Professor Robert Chesney testified before House Armed Services Committee on rules for terrorism suspects

Robert Chesney, the Charles I. Francis Professor in Law, testified before the House Armed Services Committee on July 26, 2011, in Washington, D.C. as legislators continued their debate over policies surrounding the detention and prosecution of accused terrorists.

Chesney previously served as an advisor to the Detainee Policy Task Force, which was created by President Obama in 2009 and charged with developing long term policies for handling terrorism suspects.

The hearing, “Ten Years After the 2001 AUMF [Authorization for Use of Military Force]: Current Status of Legal Authorities, Detention, and Prosecution in the War on Terror” was called to examine present policy, including military proceedings at the detention center at Guantanamo Bay as well as more recent developments, such as the decision to prosecute a Somali terrorism suspect in civilian court in New York City.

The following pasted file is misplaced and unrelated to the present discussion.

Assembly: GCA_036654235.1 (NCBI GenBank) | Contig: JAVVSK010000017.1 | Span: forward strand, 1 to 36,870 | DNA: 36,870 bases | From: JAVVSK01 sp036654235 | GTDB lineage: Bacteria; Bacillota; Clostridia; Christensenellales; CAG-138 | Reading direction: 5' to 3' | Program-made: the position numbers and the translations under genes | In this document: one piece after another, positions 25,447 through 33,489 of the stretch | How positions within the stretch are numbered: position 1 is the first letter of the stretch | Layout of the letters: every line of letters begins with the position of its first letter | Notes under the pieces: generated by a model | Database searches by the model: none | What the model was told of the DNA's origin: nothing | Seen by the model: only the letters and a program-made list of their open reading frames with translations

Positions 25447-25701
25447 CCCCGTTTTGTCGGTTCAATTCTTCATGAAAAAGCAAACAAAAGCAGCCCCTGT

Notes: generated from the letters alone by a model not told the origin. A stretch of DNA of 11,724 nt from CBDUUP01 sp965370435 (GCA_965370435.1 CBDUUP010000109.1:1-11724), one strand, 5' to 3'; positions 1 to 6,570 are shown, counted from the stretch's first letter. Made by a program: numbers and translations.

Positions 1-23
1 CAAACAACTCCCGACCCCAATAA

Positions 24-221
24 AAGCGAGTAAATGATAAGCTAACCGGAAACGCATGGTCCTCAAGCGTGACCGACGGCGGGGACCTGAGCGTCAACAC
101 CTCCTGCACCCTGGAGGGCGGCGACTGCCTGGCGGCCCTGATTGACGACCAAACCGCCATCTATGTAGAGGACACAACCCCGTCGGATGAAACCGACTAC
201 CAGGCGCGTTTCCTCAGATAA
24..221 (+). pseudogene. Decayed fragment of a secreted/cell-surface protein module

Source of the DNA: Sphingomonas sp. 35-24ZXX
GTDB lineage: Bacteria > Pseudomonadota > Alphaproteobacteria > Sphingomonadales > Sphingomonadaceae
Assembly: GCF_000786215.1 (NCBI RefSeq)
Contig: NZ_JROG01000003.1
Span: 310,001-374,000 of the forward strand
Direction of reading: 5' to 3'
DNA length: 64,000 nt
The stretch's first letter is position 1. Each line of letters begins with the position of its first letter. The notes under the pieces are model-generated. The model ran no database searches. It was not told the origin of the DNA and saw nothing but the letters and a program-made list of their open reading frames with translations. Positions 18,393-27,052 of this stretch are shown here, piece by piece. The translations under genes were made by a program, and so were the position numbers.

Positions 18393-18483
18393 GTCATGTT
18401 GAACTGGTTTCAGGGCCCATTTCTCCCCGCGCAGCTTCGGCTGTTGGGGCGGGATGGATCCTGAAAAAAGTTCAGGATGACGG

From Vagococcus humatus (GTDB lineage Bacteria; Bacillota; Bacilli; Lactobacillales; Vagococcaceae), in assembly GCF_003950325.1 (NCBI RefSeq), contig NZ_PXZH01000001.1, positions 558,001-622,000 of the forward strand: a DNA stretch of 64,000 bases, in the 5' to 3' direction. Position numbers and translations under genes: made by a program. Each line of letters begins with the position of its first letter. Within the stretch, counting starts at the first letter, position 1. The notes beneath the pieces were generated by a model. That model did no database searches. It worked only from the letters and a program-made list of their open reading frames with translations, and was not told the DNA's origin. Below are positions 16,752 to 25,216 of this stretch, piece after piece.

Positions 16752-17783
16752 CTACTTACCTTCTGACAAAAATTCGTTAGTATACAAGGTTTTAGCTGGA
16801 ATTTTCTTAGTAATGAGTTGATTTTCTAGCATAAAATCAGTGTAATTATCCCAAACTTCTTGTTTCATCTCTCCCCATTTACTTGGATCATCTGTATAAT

In his testimony, Chesney argued that Congress should not prevent the administration from prosecuting terrorist cases in civilian criminal courts, while acknowledging that military detentions and military commission trials are also appropriate in some circumstances.

Other witnesses testifying included Michael Mukasey, former Attorney General of the United States; Daniel Dell’Orto, Acting General Counsel for the Department of Defense; and Steven Engel, former Deputy Assistant Attorney General for the Depart of Justice Office of Legal Counsel.

Chesney, whose scholarship examines legal and policy questions associated with national security, has published extensively on military detention (both from a domestic and an international law perspective), civilian criminal prosecution in terrorism-related cases, and civil litigation involving the state secrets privilege. He is currently a member of the Advisory Committee of the American Bar Association’s Standing Committee on Law and National Security, a senior editor for the Journal of National Security Law & Policy, a term member of the Council on Foreign Relations, and a member of the American Law Institute.